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edwinnie

why Slowdown?

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Hi!

This is a way to check memory leaks (of course, it''s not the better one, but can be useful):

-> Create a text file for outpur at the beginning of the program. We''ll use it as a log file.
-> After each instruction that gets memory (malloc in c, new in Pascal, etc...), write in the log something like this: "Used 2048 bytes for sprite." (or for node, or for structure, or for whatever you want , and put the right amount of bytes -sizeof can help you!-).
-> After each instruction that free memory, write in the log something like this: "Free 2048 bytes for sprite." (the same comments as above).
-> When finishing the execution, close the text file.

Now, it''s time to check the file, and remove the lines goes together (each "used" must have a "free" for the same concept, and of the same size). If after removing it, you still have "used" lines, these will tell you where the memory leak is.

Of course, you can add an "#ifdef FLAG_CHECK_LEAKS" and an "#endif" to surround the code lines that use the log file, and a "#define FLAG_CHECK_LEAKS" at the beginning so, if you have checked it, coment this #define and then, the lines will "desapear" when you compile the program.


theNestruo

Syntax error in 2410
Ok

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wow! erm...i must admit i am no expert at this.

but if u can tell me step by step, i would be most appreciated.
like how the program knoes that is a log file?

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Well this is how I added alog function to my projects:

  
void Log(char Text[], int SetFlag = 0); // Defaults...

void Log(int Number, int SetFlag = 0);
void LogInit(void)
{
ofstream File("Log.txt"); // Trunc file

if(!File)
{
MessageBox(NULL, "Could not open Log File.", "Error", MB_ICONSTOP);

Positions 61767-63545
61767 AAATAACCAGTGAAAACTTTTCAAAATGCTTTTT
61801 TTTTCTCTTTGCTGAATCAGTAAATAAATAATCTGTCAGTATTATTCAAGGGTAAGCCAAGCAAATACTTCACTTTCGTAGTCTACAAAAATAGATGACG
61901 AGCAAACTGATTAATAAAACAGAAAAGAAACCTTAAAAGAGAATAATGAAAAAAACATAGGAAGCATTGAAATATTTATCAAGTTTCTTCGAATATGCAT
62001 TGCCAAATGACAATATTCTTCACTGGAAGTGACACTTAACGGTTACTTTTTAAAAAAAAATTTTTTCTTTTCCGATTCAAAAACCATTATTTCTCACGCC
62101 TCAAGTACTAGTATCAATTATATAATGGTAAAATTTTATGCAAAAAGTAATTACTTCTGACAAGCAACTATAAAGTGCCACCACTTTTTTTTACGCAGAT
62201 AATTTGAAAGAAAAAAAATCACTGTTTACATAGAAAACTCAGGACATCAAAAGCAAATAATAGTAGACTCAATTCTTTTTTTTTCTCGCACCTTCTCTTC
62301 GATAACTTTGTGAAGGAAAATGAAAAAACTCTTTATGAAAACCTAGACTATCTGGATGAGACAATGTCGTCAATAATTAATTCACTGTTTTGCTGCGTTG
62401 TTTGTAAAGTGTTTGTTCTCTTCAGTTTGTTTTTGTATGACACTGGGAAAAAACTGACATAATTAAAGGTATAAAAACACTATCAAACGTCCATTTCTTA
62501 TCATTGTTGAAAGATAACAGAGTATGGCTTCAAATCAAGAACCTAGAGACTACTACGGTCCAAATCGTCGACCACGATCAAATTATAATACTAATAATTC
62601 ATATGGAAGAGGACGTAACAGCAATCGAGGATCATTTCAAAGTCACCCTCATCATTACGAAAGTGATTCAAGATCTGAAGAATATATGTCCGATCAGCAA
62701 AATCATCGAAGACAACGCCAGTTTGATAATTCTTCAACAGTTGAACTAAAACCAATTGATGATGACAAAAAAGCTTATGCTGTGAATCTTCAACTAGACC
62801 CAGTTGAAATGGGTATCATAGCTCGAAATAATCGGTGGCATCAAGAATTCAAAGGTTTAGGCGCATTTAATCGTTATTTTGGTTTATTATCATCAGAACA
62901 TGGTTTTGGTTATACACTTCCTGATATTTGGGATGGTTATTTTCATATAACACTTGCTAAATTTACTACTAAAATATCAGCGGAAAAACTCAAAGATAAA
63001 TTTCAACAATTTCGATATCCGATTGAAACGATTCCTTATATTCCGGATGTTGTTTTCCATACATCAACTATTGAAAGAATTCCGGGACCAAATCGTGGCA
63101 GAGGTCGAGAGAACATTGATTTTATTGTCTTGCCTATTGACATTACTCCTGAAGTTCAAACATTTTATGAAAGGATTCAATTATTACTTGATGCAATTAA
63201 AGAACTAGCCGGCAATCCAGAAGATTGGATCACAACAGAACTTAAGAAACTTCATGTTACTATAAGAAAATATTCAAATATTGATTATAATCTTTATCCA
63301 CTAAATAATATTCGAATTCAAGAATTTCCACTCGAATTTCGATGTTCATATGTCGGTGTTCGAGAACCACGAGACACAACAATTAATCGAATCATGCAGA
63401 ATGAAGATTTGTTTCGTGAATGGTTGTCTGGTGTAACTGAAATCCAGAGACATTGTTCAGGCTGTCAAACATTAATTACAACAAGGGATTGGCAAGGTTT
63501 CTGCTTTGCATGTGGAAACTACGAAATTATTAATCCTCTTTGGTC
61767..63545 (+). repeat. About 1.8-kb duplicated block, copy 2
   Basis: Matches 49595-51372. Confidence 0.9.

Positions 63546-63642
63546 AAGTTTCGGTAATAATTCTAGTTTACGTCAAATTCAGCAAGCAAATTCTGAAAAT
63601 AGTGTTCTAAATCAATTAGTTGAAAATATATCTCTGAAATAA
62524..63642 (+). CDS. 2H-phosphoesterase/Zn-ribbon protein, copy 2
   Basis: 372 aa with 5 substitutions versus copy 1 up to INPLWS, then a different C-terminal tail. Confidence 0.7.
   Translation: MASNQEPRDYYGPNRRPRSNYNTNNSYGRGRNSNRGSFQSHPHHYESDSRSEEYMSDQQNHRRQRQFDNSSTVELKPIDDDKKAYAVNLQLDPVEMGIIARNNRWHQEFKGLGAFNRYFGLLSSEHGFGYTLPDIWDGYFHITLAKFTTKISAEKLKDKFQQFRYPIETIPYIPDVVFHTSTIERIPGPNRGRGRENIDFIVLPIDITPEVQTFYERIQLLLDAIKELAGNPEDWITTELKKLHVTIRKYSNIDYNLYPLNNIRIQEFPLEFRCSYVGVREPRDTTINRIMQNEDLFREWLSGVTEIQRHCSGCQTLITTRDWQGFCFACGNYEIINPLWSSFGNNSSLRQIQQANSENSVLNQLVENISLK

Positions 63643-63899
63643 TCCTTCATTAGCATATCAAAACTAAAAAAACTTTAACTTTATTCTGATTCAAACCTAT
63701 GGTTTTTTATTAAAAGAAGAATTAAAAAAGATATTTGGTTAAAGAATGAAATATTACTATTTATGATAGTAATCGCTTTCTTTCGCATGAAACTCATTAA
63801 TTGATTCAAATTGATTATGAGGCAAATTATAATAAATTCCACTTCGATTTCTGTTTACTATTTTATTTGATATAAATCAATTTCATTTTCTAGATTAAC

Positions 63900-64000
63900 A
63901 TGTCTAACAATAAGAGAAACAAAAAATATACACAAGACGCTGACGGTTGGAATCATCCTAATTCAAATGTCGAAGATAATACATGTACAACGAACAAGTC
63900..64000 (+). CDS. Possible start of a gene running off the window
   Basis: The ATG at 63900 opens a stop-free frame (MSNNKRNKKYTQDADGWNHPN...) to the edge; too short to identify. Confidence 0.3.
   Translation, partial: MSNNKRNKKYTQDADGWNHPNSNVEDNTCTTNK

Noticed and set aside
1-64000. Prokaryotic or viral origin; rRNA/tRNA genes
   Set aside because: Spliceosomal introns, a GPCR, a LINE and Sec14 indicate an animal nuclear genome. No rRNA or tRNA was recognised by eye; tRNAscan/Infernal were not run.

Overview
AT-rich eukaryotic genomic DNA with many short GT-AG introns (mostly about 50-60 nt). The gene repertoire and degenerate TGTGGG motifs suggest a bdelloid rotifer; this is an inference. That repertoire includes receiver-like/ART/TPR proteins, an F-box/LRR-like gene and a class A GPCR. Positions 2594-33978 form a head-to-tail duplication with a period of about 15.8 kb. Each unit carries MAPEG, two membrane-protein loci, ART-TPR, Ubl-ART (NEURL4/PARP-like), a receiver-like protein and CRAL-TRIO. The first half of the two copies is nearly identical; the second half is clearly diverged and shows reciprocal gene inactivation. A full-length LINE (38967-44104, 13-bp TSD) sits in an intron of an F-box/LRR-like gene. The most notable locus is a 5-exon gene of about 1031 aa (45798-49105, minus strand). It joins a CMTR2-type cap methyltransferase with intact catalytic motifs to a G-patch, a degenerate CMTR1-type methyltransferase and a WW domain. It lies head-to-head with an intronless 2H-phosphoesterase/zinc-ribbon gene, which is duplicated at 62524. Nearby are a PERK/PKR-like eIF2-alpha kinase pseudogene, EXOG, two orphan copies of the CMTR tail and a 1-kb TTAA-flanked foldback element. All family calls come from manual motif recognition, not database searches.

return;
}
File.close();
}


void Log(char Text[], int SetFlag) // Set flag defulted to NULL

{
char Flag = ''\n'';
if(SetFlag == 0) Flag = '' '';

ofstream File("Log.txt", ios::app);
if(!File)
{
MessageBox(NULL, "Could not open Log File.", "Error", MB_ICONSTOP);
return;
}
File << Text << Flag;
File.close();
return;
}

void Log(int Number, int SetFlag)
{
char Flag = ''\n'';
if(SetFlag == 0) Flag = '' '';

ofstream File("Log.txt", ios::app);
if(!File)
{
MessageBox(NULL, "Could not open Log File.", "Error", MB_ICONSTOP);
return;
}
File << Number << Flag;
File.close();
return;
}

At the start of WinMain() or main() just call LogInit() to initalize the file and then I have just overloaded the log function, one to take an int and one to take a string. It is defaulted to go to the next line after each log but if you want it to stay on the same line you just call
Log("some text", NULL); 
instead of
Log("some text"); 
you can also have a int instead of text though so you can go
Log(myVar); 
(in windows NULL is #defined as 0)
I hope this helps...

CEO Plunder Studios

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i''m assuming your running under some sort of windows os.

There''s logging tools that come with windows that monitor your systems performane, if your running win2k,winNT, or winXP (which you really should be for any code development work because of their stability) press ctrl+shift+esc to bring up windows task manager, click the performance tab so you can see system memory used. If you program spikes this, then your using lots o memory that you probably don''t need to be. If running win9x you should be able to get the memory monitor running (if it''s installed off the win install/oem setup disks) by going to start->program->accesiores->system tools->

Ok, now to fix the problem you need to spend time to look for functions that create memory spaces and but don''t release them(ie, a string manipulation routine, but forgetting to delete the temp buffer). It could also be that you have some sort of recursion accidently built in (functions calling itself), these situations cause huge memory usage. To test for this you need a profiler (there''s one in Microsoft Visual C++ Profesional and enterprise editions, which returns of many times a function is called and tells you how long it was in each. it''s under the build menu, click it and choose function timing). This should give you an idea of functions that don''t return.

To me it definatly sounds like a memory problem, your in the end going to have to go through and double check that your not allocating memory indefinatly. It''s a long process but something you need to do. Also, sense i''m guessing your not a pro, this is to be expected at your lvl, you''ll learn over time what situations can have problems, and how best to code around them. Good luck in your search.

-Scott

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Guest Anonymous Poster
Not related, but Elis-Cool, do you use MFC in your sample code?
I was wondering what that MessageBox() thing was..

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